Photo Gallery: Thru-Hiking the John Muir Trail

By Michael Lanza

Late summer always reminds me of my thru-hike of the John Muir Trail. Known as “America’s Most Beautiful Trail,” there may be no long backpacking trip that’s more spectacular, step for step, than a thru-hike of the JMT through California’s High Sierra. From Yosemite Valley to the summit of 14,505-foot Mount Whitney in Sequoia National Park, you walk 211 miles past jagged peaks of clean, golden granite, through a constellation of sparkling mountain lakes and more waterfalls than anyone could name, and over numerous passes from 11,000 to over 13,000 feet.

If you haven’t done it, check out the photos below. They just might convince you that it’s time to move it to the top of your list.

The John Muir Trail has become one of the most sought-after long-distance hikes among serious backpackers. Late summer is the best time for a JMT thru-hike (as well as backpacking anywhere in the High Sierra, or many other Western mountain ranges, for that matter), for many reasons: The bugs, heat, thunderstorms, and crowds of July and August have largely dissipated, and the high passes are snow-free, while dry weather often lingers well into September, with mild daytime temperatures and pleasantly cool nights.

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It’s not too early to start dreaming about and planning a JMT thru-hike for next year.

Get a sampler of this classic, incomparable backpacking trip in the photo gallery below. Then scroll past the gallery to find links to stories at this blog about the JMT, including my feature story about thru-hiking it in a week with friends, and other stories offering my tips on how to plan and execute a JMT thru-hike.

I can help you plan a John Muir Trail thru-hike or any other trip you read about at my blog. Click here now to learn more.


Read read my feature story “Thru-Hiking the John Muir Trail in 7 Days: Amazing Experience, or Certifiably Insane?” about my (admittedly somewhat insane) seven-day JMT thru-hike, which includes more photos, a video, and lots of tips on pulling off your own trek on “America’s Most Beautiful Trail.” Please note that reading that story, as with most stories at The Big Outside, requires a paid subscription. Click here now to learn how you can read any and all stories at my blog for as little as five bucks.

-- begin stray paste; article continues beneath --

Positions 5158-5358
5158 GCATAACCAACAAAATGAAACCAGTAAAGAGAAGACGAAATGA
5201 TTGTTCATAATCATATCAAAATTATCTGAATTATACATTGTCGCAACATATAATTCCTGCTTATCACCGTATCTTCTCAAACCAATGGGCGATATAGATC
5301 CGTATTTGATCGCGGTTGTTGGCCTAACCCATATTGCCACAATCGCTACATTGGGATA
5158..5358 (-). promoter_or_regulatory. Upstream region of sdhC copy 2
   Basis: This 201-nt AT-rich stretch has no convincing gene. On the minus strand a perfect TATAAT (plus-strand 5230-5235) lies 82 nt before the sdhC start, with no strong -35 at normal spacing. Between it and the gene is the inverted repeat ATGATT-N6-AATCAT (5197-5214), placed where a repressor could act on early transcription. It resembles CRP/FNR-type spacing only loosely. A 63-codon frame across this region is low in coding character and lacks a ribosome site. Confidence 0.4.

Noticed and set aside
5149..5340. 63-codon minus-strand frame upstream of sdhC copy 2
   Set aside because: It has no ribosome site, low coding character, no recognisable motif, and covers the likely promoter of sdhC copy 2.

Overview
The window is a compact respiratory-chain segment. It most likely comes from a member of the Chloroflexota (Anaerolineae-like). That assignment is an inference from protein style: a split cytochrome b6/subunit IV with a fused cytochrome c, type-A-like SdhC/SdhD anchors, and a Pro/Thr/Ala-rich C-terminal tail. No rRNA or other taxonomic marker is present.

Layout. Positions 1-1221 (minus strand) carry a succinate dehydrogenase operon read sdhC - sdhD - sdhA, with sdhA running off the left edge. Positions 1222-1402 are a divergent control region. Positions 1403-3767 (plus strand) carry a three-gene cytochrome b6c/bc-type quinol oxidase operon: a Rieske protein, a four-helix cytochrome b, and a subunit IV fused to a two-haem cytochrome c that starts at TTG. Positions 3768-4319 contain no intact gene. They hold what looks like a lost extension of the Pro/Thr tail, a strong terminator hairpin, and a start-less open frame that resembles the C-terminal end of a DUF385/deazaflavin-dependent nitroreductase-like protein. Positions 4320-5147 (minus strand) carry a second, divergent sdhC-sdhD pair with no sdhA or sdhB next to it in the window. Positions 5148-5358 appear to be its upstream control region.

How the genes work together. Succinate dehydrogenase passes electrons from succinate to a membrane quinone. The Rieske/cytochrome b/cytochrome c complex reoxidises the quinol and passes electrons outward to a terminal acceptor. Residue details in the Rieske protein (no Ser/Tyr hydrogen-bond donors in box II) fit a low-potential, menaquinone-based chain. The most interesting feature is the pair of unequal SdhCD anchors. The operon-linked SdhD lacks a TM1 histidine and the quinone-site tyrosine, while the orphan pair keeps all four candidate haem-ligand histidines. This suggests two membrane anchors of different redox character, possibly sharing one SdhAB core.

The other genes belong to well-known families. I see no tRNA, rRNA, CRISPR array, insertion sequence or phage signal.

And see also my stories “10 Great John Muir Trail Section Hikes” and “Thru-Hiking the John Muir Trail: The Ultimate, 10-Day, Ultralight Plan” at The Big Outside.

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One key to finishing and enjoying the 211-mile JMT (221 miles including the descent off Mount Whitney, which is not part of the JMT) is keeping your pack weight as light as possible. See my story “A Practical Guide to Lightweight and Ultralight Backpacking.” If you don’t have a paid subscription to The Big Outside, you can read part of that story for free, or click here to download that full story without having a paid membership.

Obtaining a permit for a JMT thru-hike can be as challenging as doing the hike itself, which normally takes two to three weeks, and the time to apply for that permit is now. See my “10 Tips For Getting a Hard-to-Get National Park Backcountry Permit.”

See also all of my stories about adventures in California and in Yosemite and Sequoia national parks, and all of my stories about national park adventures.

You may also enjoy my story about climbing Mount Whitney’s Mountaineers Route with my 15-year-old son.

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5 thoughts on “Photo Gallery: Thru-Hiking the John Muir Trail”

  1. Thru-hiked the JMT in 2017. Was magical. Was going to section hike Evolution Valley next week but instead will do it first week of October. Know there is a risk of snow storms then but think it would be really nice to be out there that time of year as you say!

    • Hey Jason, I’ve also wanted to return to the Evolution Basin area and create a loop hike into it, there are options on the map, as I’m sure you’ve seen. And with flexibility, you can often find a window of a few days or more of good early-fall weather in the High Sierra. Good luck.